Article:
[WELLINGTON] The global stock rally looked set to continue in Asia, with index futures from Japan to Australia signaling gains following a recovery in commodity prices.
Oil held above US$44 a barrel and copper futures climbed, while New Zealand's dollar rebounded from a six-week low.
Futures on Japan's Nikkei 225 Stock Average rose in Osaka and Chicago, with contracts on indexes in Sydney, Seoul and Hong Kong foreshadowing gains of at least 0.1 per cent after US stocks surged the most in two months.
US crude maintained its rebound from a two-week low amid prospects of a disruption in African oil supplies, while copper futures rose for the first time in eight days. As the yen nursed its worst two-day drop since January, the kiwi jumped after the central bank reiterated concern over New Zealand's heated housing market.
Evidence of firming inflation in China ignited gains in industrial metals Tuesday, fueling a 2 per cent climb in Bloomberg's Commodity Index along with the gains in crude oil.
The equity-market bounce follows a selloff last week that erased more than US$1 trillion of value amid evidence of lackluster growth in the world's biggest economies. Concern over the global outlook has called into question the effectiveness of central-bank stimulus, with Japan's finance minister having to bring out the threat of currency-market intervention to arrest gains in the yen, despite efforts this year to boost stimulus.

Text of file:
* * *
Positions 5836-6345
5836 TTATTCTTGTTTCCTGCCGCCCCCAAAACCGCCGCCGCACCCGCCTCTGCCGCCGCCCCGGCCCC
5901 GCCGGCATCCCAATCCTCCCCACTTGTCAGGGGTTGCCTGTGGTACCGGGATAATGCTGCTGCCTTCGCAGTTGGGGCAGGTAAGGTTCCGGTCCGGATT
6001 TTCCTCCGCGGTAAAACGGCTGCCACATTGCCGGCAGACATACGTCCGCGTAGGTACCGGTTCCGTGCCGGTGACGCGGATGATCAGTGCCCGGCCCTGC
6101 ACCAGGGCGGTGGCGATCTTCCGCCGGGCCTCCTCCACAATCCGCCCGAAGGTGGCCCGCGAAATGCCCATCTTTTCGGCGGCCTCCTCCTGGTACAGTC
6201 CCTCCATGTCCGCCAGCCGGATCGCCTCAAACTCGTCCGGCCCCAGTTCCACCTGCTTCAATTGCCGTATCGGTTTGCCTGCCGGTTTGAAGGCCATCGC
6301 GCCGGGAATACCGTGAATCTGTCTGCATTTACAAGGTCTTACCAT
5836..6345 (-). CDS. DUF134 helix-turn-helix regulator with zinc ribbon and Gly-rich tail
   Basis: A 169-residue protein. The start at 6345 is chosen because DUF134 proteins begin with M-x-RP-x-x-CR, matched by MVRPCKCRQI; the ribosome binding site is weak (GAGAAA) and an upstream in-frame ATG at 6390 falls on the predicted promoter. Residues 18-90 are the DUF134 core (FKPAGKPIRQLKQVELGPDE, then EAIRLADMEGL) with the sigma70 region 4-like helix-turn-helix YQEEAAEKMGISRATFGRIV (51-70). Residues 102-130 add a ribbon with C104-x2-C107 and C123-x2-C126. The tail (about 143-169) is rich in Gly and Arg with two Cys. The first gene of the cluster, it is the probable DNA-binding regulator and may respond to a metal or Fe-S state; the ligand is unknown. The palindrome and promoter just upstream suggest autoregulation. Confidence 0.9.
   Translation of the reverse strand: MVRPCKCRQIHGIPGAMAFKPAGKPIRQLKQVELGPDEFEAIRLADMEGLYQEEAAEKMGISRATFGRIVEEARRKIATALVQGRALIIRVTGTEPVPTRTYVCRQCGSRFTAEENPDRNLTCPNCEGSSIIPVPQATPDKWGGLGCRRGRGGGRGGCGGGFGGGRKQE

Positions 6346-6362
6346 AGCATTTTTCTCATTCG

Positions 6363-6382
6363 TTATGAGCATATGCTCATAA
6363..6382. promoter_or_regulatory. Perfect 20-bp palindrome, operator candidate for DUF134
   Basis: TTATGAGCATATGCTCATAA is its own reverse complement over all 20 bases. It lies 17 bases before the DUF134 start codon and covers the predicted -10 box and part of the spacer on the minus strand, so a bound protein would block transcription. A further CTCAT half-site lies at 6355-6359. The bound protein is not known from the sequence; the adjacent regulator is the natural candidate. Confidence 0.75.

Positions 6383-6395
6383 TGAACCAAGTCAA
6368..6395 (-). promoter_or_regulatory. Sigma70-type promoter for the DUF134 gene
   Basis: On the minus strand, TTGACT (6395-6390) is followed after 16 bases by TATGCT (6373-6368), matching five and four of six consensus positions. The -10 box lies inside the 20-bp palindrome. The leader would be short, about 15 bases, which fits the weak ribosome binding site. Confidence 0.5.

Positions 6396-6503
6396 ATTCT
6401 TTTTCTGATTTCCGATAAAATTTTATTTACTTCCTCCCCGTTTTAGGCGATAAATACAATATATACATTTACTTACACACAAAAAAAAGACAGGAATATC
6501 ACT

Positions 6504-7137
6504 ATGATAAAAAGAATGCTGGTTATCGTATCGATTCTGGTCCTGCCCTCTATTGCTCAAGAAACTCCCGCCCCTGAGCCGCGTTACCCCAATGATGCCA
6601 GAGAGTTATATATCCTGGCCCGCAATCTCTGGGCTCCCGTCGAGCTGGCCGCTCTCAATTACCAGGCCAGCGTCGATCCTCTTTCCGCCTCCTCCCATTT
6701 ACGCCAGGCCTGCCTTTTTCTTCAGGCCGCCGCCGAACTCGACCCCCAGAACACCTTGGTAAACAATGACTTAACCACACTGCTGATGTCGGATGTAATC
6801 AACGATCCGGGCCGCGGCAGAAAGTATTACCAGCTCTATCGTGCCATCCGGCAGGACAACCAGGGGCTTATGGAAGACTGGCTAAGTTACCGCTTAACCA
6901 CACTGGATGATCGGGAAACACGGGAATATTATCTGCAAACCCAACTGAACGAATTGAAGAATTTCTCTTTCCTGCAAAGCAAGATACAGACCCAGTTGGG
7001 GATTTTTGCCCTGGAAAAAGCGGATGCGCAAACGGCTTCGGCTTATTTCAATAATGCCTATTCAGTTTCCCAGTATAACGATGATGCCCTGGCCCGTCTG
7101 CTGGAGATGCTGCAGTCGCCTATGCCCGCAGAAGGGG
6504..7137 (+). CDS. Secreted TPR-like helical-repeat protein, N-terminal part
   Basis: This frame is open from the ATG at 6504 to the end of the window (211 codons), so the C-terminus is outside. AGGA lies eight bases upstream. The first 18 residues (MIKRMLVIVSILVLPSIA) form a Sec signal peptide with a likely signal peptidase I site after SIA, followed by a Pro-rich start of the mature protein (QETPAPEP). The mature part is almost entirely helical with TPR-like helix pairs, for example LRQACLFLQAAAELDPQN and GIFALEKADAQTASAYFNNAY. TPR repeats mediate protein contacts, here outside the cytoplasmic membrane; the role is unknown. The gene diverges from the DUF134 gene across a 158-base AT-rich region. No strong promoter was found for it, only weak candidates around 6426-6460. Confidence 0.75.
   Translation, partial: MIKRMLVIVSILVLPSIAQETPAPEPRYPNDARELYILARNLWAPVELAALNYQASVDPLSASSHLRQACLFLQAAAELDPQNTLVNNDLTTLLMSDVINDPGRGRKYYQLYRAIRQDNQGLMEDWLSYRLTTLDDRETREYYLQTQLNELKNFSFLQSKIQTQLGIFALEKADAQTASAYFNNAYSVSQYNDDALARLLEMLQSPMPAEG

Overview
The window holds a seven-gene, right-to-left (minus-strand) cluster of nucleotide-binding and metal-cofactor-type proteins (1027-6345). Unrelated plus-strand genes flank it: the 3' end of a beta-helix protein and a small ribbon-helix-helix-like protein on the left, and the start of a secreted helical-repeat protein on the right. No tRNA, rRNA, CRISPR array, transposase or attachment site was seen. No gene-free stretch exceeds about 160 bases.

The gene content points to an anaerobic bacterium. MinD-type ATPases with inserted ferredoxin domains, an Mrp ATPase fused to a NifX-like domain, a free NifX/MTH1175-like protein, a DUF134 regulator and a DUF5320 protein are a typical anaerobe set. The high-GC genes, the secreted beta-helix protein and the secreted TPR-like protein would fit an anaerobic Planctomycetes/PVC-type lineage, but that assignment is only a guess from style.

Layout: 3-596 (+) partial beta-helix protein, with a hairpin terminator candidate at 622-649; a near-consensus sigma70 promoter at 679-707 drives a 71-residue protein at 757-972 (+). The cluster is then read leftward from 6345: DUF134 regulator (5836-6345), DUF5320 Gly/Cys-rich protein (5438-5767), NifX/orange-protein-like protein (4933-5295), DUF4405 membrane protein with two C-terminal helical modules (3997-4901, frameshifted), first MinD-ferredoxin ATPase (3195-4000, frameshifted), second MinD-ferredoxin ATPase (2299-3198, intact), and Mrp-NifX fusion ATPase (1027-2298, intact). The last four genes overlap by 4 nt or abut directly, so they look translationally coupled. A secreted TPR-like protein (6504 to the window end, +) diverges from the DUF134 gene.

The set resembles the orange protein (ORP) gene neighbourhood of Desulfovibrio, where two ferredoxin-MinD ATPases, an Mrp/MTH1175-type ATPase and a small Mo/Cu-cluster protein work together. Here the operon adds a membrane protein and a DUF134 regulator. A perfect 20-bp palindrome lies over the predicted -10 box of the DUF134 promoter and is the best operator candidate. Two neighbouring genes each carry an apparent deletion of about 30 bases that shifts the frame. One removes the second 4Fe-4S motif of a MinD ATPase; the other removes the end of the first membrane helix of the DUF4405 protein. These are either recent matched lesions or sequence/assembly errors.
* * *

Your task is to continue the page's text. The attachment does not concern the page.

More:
"Better risk sentiment was apparent overnight, led by oil which in turn buoyed equity bourses," Cameron Bagrie, chief economist in Wellington at ANZ Bank New Zealand Ltd, said in a note to clients.
"However, the failure of fixed-income markets and gold to respond shows a lack of real conviction on some levels. And there are some real reasons for conviction to be light. Yellen et al may have saved the day for now, but how do earnings push higher amidst sluggish global demand?"
South Korea updates its jobless rate Wednesday, while Japan posts on reserves as companies including Toyota Motor Corp and Bridgestone Corp report earnings.
The governor of the Reserve Bank of New Zealand will speak on the state of the economy, and Australia issues data on investment lending and home loans. Economists expect Thailand to keep benchmark interest rates on hold in a policy review.
New Zealand's S&P/NZX 50 Index, the first major equity gauge to start trading each day, added 0.2 per cent as of 7:42 am Tokyo time, rising for a second day. Futures on the S&P 500 Index dropped 0.1 per cent following a 1.3 per cent jump in the US benchmark, which was led by gains in energy and mining companies.
Futures on Australia's S&P/ASX 200 Index climbed 0.6 per cent in most recent trading, while those on the Kospi index in South Korea were up 0.3 per cent. In Hong Kong, Hang Seng Index futures gained 0.1 per cent as contracts on the Hang Seng China Enterprises Index advanced 0.3 per cent. FTSE China A50 Index futures added 0.1 per cent.
In Japan, Nikkei 225 futures jumped 1.2 per cent to 16,770 as of 3 am in Osaka, while yen-denominated contracts on the gauge traded in Chicago rose 0.1 per cent in early Wednesday trade, after soaring 3.1 per cent in the previous session. The yen was little changed at 109.30 per US dollar following a two-day slide of more than 2 per cent.